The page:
Delicious handmade udon with tororo (photo by author)

Delicious handmade udon with tororo, egg yolk and beef (photo by author)

2. Don’t let odd bits and ends go to waste

“Cross score the tough base of the bamboo shoot and then simmer. Deep fry the scales of the tai fish and use them as toppings. Don’t throw food away. It’s mottainai,” instructed me Odani sensei our Japanese cuisine instructor. The term mottainai signifies regret when things are wasted. In Japanese cuisine nothing goes to waste: fish bones are used for stock and rice bran is used to ferment vegetables. In order to minimize waste, Japanese cooks came up with new ways to use the previously discarded parts attributing valuable properties to them. Horumon, derived from the classic Greek word for stimulation, means offal cuisine in Japanese. Coincidently, it also sounds a lot like the word horumono which means discarded things in the Kansai dialect. Grilled or stewed stomach, intestine, liver used to be a male blue-collar fare. In recent years, it has become increasingly popular among women as it contains collagen purported to keep you looking young. In a similar manner, nankotsu or chicken cartilage is greatly enjoyed grilled and fried for two reasons: its crunchy texture and its richness in minerals and nutrients.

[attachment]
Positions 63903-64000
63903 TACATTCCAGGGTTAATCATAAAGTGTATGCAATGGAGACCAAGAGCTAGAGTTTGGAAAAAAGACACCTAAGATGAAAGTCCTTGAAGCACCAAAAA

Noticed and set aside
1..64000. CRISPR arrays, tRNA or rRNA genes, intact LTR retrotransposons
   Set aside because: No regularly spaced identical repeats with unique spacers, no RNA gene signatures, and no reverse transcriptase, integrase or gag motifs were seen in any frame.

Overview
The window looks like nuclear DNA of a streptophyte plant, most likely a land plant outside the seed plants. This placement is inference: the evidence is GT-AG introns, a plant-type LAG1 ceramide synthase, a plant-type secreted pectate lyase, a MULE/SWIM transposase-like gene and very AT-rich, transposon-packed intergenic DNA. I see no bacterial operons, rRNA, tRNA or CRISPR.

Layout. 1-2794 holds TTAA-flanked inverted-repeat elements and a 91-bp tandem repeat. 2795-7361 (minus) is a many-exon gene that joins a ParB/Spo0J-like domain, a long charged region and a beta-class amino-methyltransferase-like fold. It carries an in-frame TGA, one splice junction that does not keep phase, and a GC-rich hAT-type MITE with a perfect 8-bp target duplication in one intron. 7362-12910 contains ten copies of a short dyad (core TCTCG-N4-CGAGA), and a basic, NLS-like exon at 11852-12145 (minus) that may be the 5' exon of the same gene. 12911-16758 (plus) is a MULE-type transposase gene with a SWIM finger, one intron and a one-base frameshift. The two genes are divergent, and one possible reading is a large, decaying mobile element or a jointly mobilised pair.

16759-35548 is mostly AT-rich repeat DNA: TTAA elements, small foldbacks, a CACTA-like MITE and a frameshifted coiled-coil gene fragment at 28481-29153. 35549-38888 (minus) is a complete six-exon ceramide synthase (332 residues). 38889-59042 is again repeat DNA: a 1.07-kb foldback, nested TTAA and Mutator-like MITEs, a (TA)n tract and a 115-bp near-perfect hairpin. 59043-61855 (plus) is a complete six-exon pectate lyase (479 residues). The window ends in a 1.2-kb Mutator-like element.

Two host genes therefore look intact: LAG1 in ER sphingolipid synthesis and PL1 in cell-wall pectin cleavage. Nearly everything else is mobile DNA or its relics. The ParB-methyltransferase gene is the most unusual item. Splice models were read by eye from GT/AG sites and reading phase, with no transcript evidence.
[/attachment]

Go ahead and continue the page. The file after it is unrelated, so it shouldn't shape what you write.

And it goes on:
Crispy grilled fatty horumon (photo by Norio NAKAYAMA)

Crispy grilled fatty horumon (photo by Norio NAKAYAMA)

3. Smelly fermented products

Before refrigeration, fermentation played a large role in food conservation in some cases even increase the nutritional value of food. Fermentation around the world prompted the development of diet staples like wine, cheese and pickles. Fermentation has also played a dominant role in Japanese cuisine. Fermented foods like natto, umeboshi and shiokara are all smelly yet staples in the Japanese diet. The first item on the menu, Natto or fermented soybeans not only smells like old socks, it is remarkably hard to eat as long protein filaments stretch out when you pull the beans apart. The second, Umeboshi or fermented Japanese plums, is sought out for its many health properties. In rural communities, friends and family gather once a year to harvest ume plums while the fruit is still green. Purple perilla is added for taste and color and then fermented in salt as the plums cannot be eaten raw. Last, Shiokara or salt fermented fish or squid, is a dish that used to be hugely popular in pre-refrigeration days. The first time I tried shiokara, I had no idea what I was getting into. A Japanese family had invited me for dinner and, as is customary, the head of the household pulled me aside for some drinks at the end of the meal. While the women were cleaning up, the patriarch ushered me into the pantry where he produced a bottle of sake and an unmarked jar of red-brown goop. The salty, sweet and fishy substance made my tongue tingle and I understood then why he had served it with a full glass of sake.